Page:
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Accuracy and Resolution of SWOT Altimetry: Foundation Seamounts
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  • Yao Yu,
  • David T. Sandwell,
  • Gérald Dibarboure,
  • Curtis Chen,
  • Jinbo Wang
Yao Yu

Corresponding Author:[email protected]

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David T. Sandwell
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Gérald Dibarboure
Centre National d'Etudes Spatiales
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Curtis Chen
JPL, Caltech
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Jinbo Wang
Scripps Institution of Oceanography
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We assess the accuracy and spatial resolution of the Surface Water and Ocean Topography (SWOT) swath altimeter for measuring marine gravity anomalies. The analysis is performed at the Foundation Seamounts in the South Pacific where we developed a highly accurate gravity field by combining the long-wavelength (> 40 km) gravity field derived from previous nadir altimeters with the shorter wavelength gravity field from the seafloor topography as constrained by the ship gravity. In this region, the slope of the ocean variability is 50-100 times smaller than the gravity/slope signal of the seamounts so can be ignored in the analysis. Each SWOT cycle can deliver gravity anomaly/SSS with an accuracy of 2.6 mGal/μrad and a spatial resolution of 14 km, with accuracy diminishing when significant wave height (SWH) exceeds ~6 meters. Averaging repeated SWOT measurements improves the accuracy and resolution. For example, we expect that averaging just 10 repeats (7 months) results in accuracy/resolution that matches the best marine gravity maps based on 230 months of nadir altimetry. With a mission lasting over a year, SWOT promises a substantial leap in marine gravity accuracy and resolution, uncovering previously uncharted details of the seafloor, including thousands of uncharted seamounts.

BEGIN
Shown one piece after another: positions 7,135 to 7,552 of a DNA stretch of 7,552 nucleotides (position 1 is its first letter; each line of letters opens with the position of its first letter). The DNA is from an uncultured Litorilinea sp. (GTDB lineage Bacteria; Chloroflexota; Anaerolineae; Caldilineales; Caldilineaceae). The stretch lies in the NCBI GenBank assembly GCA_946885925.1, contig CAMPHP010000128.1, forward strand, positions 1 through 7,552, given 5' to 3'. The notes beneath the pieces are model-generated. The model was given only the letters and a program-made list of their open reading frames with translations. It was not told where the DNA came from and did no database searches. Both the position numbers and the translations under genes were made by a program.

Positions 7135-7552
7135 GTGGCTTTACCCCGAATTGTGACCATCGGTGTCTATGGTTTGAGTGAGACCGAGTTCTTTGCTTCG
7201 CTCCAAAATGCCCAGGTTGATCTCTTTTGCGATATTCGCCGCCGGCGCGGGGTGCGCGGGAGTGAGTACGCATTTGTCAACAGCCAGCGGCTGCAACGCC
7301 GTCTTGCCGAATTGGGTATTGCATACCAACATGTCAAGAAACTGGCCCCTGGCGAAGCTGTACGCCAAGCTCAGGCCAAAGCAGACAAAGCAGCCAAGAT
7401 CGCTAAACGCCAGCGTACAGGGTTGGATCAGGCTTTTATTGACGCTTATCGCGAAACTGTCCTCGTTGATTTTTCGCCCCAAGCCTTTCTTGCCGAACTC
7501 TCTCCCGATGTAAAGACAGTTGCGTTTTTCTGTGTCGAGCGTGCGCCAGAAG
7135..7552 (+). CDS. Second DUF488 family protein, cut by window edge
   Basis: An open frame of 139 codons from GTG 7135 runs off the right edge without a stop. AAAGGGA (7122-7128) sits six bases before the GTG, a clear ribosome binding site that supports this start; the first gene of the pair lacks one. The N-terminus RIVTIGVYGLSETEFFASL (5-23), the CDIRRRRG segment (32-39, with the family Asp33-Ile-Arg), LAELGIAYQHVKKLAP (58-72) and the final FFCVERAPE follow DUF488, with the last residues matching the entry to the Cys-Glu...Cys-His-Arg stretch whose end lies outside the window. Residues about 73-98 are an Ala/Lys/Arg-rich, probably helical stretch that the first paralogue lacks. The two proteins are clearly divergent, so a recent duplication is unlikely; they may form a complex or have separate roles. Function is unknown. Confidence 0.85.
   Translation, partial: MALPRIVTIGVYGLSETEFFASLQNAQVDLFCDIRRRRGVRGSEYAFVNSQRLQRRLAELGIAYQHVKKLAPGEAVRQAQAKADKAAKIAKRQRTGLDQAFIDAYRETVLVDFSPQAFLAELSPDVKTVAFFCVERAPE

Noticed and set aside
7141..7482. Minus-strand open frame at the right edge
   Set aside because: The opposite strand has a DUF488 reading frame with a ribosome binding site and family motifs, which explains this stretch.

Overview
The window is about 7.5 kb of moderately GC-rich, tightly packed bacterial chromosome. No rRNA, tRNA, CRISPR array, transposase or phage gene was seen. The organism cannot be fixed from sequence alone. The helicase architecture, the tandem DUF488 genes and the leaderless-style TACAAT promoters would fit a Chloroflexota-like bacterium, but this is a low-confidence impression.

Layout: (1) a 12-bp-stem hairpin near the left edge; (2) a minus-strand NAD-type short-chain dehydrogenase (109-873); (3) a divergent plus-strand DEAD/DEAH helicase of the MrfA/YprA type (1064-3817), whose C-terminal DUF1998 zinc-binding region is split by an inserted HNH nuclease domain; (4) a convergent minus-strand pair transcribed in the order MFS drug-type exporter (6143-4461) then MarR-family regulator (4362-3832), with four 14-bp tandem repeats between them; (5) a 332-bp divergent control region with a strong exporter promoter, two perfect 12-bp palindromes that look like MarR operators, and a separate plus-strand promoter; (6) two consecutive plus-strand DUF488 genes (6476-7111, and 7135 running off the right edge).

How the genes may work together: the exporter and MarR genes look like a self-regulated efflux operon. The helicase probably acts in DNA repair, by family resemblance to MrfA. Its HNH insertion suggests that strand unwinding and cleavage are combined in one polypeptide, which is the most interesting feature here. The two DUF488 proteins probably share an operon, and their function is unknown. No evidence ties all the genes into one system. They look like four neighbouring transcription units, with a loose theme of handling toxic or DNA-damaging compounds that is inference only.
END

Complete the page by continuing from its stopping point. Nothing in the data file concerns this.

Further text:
02 Feb 2024Submitted to ESS Open Archive
02 Feb 2024Published in ESS Open Archive